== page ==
The most consistent concern was that Sotomayor, although an able lawyer, was “not that smart and kind of a bully on the bench,” as one former Second Circuit clerk for another judge put it. “She has an inflated opinion of herself, and is domineering during oral arguments, but her questions aren’t penetrating and don’t get to the heart of the issue.” (During one argument, an elderly judicial colleague is said to have leaned over and said, “Will you please stop talking and let them talk?“) Second Circuit judge Jose Cabranes, who would later become her colleague, put this point more charitably in a 1995 interview with The New York Times: “She is not intimidated or overwhelmed by the eminence or power or prestige of any party, or indeed of the media.”
Her opinions, although competent, are viewed by former prosecutors as not especially clean or tight, and sometimes miss the forest for the trees. It’s customary, for example, for Second Circuit judges to circulate their draft opinions to invite a robust exchange of views. Sotomayor, several former clerks complained, rankled her colleagues by sending long memos that didn’t distinguish between substantive and trivial points, with petty editing suggestions–fixing typos and the like–rather than focusing on the core analytical issues.
So Mr. Obama’s nominee is not only marginally intelligent, but “kind of a bully on the bench”. I submit that her temperament is not suited for a seat on the nation’s highest court and that she is of average intelligence at best. She genuinely strikes me as one of those rude broads from a crowded northeastern city who got where she is by being obnoxious and pushy.
The proper role of the Judicial Branch
There has been a simmering debate for a long time about the proper role of judges in our system. One camp believes, and frankly both the law and common sense are on their side, that judges should judge the case with respect to the law and the Constitution and consequently will sometimes produce results that the judge does not find ideologically pleasing. There is another camp that says that everything is up for grabs; this is the Living Document crowd. They believe that results are what matter and that a judge can (and should) use any means to arrive at the proper ideological end. I submit to the reader that they are essentially unelected tyrants at that point. This is a legitimate debate that needs to be publicly discussed but outside of hard-core conservative/libertarian groups it gets no mention.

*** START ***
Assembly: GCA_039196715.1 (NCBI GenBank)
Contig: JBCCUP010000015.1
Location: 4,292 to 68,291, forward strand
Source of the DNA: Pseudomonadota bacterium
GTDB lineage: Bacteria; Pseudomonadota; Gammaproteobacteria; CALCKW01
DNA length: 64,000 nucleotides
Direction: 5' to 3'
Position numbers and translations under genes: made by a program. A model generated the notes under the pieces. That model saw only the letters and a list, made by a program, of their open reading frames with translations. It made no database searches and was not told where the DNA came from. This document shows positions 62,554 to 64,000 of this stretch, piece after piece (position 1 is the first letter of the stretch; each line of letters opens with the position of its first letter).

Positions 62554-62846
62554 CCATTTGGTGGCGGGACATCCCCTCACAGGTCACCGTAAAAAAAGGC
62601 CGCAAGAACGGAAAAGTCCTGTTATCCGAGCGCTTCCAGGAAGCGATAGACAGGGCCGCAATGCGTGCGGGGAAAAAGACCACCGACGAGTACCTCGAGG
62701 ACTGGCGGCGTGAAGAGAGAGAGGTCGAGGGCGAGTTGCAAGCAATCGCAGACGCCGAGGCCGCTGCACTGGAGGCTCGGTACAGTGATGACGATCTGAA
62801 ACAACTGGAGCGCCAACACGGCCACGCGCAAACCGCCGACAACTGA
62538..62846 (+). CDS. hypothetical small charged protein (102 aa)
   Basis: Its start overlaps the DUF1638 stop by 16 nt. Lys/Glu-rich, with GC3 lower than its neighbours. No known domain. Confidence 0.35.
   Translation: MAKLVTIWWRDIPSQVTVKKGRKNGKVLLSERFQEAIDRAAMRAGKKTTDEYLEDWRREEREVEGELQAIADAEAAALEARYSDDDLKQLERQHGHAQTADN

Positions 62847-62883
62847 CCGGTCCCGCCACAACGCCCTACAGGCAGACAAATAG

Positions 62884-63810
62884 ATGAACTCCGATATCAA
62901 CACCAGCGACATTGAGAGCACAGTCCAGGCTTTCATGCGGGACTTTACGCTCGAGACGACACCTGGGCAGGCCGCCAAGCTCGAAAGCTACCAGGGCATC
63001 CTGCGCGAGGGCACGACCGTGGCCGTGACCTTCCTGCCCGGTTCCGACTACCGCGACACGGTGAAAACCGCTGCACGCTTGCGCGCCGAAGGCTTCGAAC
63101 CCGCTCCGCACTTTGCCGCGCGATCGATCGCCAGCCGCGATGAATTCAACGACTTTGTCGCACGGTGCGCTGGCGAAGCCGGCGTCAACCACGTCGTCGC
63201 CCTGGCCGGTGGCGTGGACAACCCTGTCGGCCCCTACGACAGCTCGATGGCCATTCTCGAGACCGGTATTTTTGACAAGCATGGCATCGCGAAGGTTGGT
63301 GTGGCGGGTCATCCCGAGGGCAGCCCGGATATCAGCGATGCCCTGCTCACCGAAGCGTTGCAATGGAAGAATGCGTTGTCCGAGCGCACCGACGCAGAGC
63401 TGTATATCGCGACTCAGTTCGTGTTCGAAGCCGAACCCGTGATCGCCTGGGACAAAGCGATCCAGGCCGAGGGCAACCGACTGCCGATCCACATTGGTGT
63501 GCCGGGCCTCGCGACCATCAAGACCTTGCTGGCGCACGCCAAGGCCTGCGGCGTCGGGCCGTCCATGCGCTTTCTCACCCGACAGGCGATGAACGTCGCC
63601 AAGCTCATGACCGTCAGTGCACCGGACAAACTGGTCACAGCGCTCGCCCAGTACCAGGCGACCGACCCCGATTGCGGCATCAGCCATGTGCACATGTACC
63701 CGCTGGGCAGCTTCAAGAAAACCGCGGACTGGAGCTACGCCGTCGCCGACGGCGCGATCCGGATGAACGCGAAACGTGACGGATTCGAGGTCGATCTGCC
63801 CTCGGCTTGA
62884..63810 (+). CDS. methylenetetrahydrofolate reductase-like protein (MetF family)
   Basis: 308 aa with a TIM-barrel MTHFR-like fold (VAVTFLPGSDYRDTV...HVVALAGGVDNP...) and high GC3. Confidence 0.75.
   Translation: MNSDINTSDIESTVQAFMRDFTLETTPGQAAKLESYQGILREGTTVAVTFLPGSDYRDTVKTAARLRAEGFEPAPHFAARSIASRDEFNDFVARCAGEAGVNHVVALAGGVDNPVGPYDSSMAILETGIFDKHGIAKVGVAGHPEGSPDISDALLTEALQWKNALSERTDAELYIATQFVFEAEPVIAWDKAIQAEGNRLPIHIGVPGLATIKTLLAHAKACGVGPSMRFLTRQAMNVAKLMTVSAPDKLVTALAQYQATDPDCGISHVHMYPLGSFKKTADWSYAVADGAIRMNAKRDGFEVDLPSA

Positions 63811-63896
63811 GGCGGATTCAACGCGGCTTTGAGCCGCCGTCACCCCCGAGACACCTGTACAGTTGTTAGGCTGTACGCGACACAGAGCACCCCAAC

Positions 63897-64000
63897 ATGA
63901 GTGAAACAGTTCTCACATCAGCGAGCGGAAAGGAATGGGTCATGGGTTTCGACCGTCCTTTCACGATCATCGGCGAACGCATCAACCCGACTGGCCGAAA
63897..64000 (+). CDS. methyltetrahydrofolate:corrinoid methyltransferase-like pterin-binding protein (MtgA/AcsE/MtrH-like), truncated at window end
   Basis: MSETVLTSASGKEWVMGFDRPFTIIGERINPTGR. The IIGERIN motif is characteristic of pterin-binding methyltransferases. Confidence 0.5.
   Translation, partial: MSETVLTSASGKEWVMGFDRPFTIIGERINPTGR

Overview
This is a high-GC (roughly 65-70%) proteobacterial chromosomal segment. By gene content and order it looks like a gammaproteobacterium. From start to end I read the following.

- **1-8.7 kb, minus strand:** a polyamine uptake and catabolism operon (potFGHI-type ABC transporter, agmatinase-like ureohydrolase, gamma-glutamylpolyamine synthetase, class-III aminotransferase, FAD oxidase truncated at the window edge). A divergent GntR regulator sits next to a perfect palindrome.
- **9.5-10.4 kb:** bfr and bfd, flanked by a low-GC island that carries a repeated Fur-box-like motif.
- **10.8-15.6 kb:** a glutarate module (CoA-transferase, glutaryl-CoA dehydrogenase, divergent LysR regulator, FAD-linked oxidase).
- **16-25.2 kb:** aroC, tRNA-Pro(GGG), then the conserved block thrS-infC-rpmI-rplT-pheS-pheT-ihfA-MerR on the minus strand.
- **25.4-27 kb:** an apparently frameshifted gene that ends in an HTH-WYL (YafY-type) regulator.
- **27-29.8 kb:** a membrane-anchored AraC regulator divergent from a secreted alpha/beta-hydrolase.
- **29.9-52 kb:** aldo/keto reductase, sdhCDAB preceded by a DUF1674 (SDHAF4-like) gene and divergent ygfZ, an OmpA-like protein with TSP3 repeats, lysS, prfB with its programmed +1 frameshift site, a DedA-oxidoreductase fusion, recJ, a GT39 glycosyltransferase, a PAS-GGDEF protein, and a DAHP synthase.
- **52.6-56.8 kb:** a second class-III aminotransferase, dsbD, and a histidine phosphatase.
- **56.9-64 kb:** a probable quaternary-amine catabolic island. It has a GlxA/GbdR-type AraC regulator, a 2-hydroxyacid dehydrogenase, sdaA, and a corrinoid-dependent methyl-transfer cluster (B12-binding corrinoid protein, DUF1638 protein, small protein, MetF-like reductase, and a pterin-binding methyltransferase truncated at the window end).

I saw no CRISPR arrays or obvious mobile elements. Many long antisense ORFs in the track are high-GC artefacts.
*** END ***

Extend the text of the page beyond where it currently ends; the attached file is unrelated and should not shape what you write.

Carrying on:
As an example, let’s look at the oft-mentioned case of Roe v. Wade. Put aside for a moment your own views on abortion. Let’s assume that the Court was going to hold the Texas abortion law unconstitutional. What they should have done was just invalidate it, essentially sending it back to Texas to let them try again. Instead, what Justice Blackmun did was write law. This whole framework of what can be done in a given “trimester” was not written by any elected body but was instead the result of a tyrant in a black robe corruptly crossing over into the constitutional territory of the legislative branch to codify his own ideology. Additionally, I have always wondered why that nebulous “right to privacy” conjured up by the majority in that decision only applies to abortion. As one more example of accepting outcomes that you do not like: I am highly offended by flag burning and stand a good chance of assaulting someone doing it, but I feel that it is indeed Constitutionally-protected free speech.